No, Actually, Keynes Was Right About Everything, so Fuck Off, Ferguson!
“John Maynard Keynes was the sexiest economist who ever lived. This might seem like half-hearted praise since in our mind’s eye the typical economist appears as a dowdy and almost always balding man, full of prudential advice about thrift and the miracle of compound interest. Keynes, with his caterpillar moustache and mesmerizing bedroom eyes, cut a more dashing figure.
He had many lovers of both genders, and was married to one of the great beauties of the age, the ballerina Lydia Lopokova. His genius at playing the stock market allowed him to enjoy the life of bon vivant, socializing with the writers and artists of the Bloomsbury group such as Virginia Woolf and E.M. Forster rather than dull number crunchers he knew at Cambridge and in the British Treasury. While other economists focused on maximizing economic growth, Keynes wanted to go further and maximize the pleasures of life.
Given all this, it’s perhaps not surprising that a much-publicized recent attack on the Keynesian policy of using government deficits to overcome economic recession resorted to homophobia to discredit it. Last Friday, in a question and answer session following his lecture, Harvard historian Niall Ferguson startled his audience at the Altegris Strategic Investment Conference in California by calling Keynes a childless gay man who couldn’t give his wife conjugal satisfaction and had no concern for the impact of deficits on posterity.”
“The accusation was first made by the brilliant Harvard economist Joseph Schumpeter, who in a 1946 obituary complained that Keynes “was childless and his philosophy of life was essentially a short-run philosophy.” The words of Schumpeter—still remembered for his contention that capitalism rests on “creative destruction,” and a conservative who thought intellectuals such as Keynes were undermining the moral foundation of the free market—have been echoed by many other thinkers, including George Will, Gerturde Himmelfarb, Greg Mankiw, Mark Steyn, and V.S. Naipaul. (Himmelfarb argues that Keynes’s famous statement “In the long run we are all dead” has “an obvious connection with his homosexuality,” while Mark Steyn described the economist as a “childless homosexual” and “libertine.” Harvard economist Greg Mankiw also used the word “childless” to describe Keynes, raising the question, what’s wrong with Harvard?)”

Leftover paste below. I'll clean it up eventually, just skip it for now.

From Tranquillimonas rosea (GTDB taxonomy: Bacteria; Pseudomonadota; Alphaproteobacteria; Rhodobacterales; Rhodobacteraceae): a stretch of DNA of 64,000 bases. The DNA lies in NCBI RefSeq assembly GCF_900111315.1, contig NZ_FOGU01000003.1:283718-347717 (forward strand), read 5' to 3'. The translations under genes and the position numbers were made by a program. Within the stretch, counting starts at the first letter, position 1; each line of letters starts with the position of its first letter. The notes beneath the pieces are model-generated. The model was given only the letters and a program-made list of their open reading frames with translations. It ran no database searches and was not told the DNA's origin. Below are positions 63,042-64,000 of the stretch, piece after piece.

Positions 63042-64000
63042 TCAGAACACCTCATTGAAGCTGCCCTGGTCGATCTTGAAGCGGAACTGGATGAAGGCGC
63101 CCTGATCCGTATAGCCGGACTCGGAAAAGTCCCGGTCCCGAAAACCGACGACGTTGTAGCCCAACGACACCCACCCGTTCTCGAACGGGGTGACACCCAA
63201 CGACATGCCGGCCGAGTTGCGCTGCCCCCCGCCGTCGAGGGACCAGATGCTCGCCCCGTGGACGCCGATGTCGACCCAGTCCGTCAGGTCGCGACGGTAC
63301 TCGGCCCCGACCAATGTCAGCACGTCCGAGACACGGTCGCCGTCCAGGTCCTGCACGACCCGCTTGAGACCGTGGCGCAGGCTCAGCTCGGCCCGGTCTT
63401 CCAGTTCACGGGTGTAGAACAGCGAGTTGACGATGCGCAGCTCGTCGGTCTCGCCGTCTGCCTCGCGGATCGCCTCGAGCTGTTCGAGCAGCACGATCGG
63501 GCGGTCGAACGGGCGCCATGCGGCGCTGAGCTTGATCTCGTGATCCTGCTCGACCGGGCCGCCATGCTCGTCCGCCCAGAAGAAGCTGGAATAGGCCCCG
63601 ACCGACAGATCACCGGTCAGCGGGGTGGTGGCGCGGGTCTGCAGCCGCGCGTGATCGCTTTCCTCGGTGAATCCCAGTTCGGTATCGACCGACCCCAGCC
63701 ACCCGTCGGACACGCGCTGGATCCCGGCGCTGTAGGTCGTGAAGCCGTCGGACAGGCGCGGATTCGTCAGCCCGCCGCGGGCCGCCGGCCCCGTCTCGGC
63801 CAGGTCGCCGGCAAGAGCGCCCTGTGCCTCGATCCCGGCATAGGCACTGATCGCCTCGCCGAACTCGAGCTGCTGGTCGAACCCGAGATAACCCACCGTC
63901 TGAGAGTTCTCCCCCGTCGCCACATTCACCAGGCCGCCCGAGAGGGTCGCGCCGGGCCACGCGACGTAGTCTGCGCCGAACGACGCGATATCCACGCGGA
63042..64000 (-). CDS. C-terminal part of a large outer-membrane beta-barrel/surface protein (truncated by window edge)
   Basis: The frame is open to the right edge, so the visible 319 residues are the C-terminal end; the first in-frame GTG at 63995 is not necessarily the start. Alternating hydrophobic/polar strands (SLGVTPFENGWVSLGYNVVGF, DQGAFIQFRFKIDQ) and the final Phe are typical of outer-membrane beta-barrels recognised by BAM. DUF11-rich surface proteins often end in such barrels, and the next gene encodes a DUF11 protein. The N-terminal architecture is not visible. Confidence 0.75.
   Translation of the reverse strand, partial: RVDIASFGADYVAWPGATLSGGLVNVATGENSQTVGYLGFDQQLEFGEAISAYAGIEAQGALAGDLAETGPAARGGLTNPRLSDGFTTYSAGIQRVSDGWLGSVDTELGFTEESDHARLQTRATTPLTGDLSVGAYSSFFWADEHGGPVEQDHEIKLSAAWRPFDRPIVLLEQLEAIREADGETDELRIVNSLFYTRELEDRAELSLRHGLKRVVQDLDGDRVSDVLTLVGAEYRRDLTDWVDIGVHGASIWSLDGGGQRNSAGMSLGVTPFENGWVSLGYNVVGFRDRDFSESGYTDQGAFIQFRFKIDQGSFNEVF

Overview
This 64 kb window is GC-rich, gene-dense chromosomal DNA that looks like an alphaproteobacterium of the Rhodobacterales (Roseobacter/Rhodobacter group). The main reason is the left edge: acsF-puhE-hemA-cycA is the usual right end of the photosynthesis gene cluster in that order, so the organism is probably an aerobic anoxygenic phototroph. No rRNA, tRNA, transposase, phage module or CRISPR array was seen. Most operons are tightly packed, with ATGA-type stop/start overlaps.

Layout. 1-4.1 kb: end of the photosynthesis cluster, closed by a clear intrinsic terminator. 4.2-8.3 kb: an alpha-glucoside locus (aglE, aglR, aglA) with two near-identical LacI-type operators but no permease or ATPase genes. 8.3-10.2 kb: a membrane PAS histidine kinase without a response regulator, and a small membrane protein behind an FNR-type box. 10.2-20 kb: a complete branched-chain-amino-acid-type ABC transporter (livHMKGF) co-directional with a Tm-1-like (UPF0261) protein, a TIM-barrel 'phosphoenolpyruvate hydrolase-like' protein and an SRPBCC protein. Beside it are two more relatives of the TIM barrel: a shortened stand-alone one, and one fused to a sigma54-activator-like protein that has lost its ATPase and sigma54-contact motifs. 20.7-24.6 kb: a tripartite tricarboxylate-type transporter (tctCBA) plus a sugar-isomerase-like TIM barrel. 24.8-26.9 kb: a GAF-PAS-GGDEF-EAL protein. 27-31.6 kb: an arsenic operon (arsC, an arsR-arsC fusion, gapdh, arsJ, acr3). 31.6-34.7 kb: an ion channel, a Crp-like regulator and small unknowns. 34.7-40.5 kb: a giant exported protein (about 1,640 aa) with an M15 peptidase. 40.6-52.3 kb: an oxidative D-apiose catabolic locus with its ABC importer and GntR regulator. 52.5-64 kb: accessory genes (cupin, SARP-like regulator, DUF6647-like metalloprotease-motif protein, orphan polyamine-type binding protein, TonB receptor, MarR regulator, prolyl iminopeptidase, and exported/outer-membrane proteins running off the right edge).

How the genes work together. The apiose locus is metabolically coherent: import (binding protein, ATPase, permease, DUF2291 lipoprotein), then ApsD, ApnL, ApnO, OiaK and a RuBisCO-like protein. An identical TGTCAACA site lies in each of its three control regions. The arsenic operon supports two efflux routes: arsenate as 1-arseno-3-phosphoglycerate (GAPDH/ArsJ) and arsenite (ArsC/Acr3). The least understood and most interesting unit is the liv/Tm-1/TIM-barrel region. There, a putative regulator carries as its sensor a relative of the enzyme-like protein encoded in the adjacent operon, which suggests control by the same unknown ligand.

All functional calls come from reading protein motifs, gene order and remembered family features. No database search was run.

Homo: the openness, magnanimity and wisdom of Keynes is in part rooted in his world-view and sexual life. Polyamorist, hedonist and passionate lover, he rejected the parsimonious model of the Victorian Household and its Rules (the ancestor of the current Hetero Model the Straight Gays are standing in line for), the root of mean-spiritedness and control that we despise root and branch. Indeed today’s economic woes reflect lessons learned in the starvation economy (both emotionally and economically) in families where most people grow up today. Ferguson, a thorough asshole of the lowest order, is a firm believer in “God and Country”.
Raul Amaru Linares: Arena
DJ Kun - Ponle Sabor
La nave de los locos. - The ship of fools. 1992. Dino Valls. self-taught. Spain.
Boots by F Pinet, ca 1885 France, LACMA
Quand mon ambassadeur estime que le discours que je lui ai écrit mérite quelques retouches mineures